Grimes Put a Puppy On Her Tour Rider and No, That's Not Cute
According to her Tumblr, Canadian musician Grimes put a puppy on her tour rider. Yes, a real puppy — the kind that has a raspy, underdeveloped bark and nibbles on your fingers like the prince or princess of furry creatures he or she is. The Hairpin's Jia Tolentino unearthed this gem, pointing out that it's only a single drop in the bucket full of "very important corn starch," Rough Rider condoms, and framed photos of Princess Diana. And she's right to an extent, but as someone who's worked as a runner for artists (see: the person who buys all the ridiculous stuff on that rider), this request nearly sent me into a spiral of panic and a rash of hives — and I don't even do that job anymore.
When an artist who's generally well-liked does something that appears as if it came out of the first round of "adorkable" New Girl Season 1 promos, it's understandable that folks find it cute or strangely endearing. After all, she most of her rider is concerned with keeping it green (kudos!) and the request does add "if possible" and "lol" to the call for "one cute bulldog, french bulldog, pug, or pomeranian (or other cute animal such as a chinchilla or pekanese) to visit and hangout, but who gets to leave before too much loud noise is heard so that he or she does not hurt their ears." So, maybe she's kidding and it's cute, right?
Totally. Until you're the caffeine-addled recipient of that piece of paper with a list of things you have no idea how to retrieve. Most likely, before you even receive a to-do list bound to send you across town, uptown, downtown, and to the outskirts of town before lunch, some arrangements have been made — in this case, puppy arrangements. Calls to different dog-borrowing services (they do exist) will have been placed, and you'll have a plan set in place for picking up the ball of furry joy ahead of time. Whew.
Except that nine times out of 10, that plan will fail. The puppy lender will have a policy about bringing the dogs to concert venues or they'll insist that you entertain the pup for more than the few hours before the artist's set time or he or she will see your face and decide "You know what? This person looks like she needs a complete mental breakdown today, and I'm just the man for the job." You will stand in the middle of the street, wringing your hands and begging strangers for their already-lit cigarettes even though you don't smoke, all the while knowing that the failure to bring back a furry companion is on you and that hell fire, brimstone, and whatever's in Kombucha will rain down on you when you return empty-handed.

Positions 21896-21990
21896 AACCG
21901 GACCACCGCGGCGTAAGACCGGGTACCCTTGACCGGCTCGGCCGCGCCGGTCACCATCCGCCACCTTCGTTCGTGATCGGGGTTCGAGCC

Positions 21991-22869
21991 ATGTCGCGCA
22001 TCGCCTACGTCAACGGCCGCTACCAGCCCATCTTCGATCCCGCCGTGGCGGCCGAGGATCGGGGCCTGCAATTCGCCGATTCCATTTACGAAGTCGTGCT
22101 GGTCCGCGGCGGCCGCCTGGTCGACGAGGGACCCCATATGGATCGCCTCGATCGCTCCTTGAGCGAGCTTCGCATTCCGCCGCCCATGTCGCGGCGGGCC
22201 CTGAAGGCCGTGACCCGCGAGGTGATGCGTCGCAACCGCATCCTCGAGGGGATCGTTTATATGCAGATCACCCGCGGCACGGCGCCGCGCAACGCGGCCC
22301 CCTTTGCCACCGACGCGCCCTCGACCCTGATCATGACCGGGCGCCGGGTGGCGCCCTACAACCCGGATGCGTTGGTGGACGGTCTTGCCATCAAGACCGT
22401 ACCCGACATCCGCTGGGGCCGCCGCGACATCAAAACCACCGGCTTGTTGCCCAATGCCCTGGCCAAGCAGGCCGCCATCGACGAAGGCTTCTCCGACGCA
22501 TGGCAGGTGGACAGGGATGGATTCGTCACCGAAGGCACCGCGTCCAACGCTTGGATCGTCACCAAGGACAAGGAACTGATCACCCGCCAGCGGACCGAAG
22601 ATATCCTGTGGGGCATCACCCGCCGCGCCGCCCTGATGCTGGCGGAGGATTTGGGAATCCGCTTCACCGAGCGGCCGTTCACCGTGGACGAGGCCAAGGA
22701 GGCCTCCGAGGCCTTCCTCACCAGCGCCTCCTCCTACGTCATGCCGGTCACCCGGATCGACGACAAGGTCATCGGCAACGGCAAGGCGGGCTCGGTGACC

Then comes the bargaining stage. You can fix this... you whisper to yourself as the guy in coming out of Starbucks drops a quarter into your half-finished coffee — he's mistaken you for a hallucinating beggar. At that moment, panicked potential solutions racing through your head like puppies through a dog park include: buying a stuffed animal from the toy store and hoping the artist is too busy backstage to notice; harassing locals walking their dogs near the venue in hopes they're trusting enough to let you "borrow their dog for a famous musician" for a few hours; capturing one of the squirrels in a nearby park and claiming ignorance when the artist realizes it is not an acceptable alternative chinchilla; dressing yourself up as a dog and perfecting the art of ankle-nibbling; commuting an hour back to your apartment so you can let the artist play with your own dog, despite the fact that he is not one of the specified breeds and occasionally pees on people's legs when he gets excited about new places.
This is the mental toll of a tour rider that jumps from "baby oil and 24 long stem roses" to "bring me a living, furry companion." Remember when "no brown M&Ms" was the measure of musicians' excess? Someone bring me those M&Ms. I'm going to need them if I'm going to find Grimes a temporary puppy.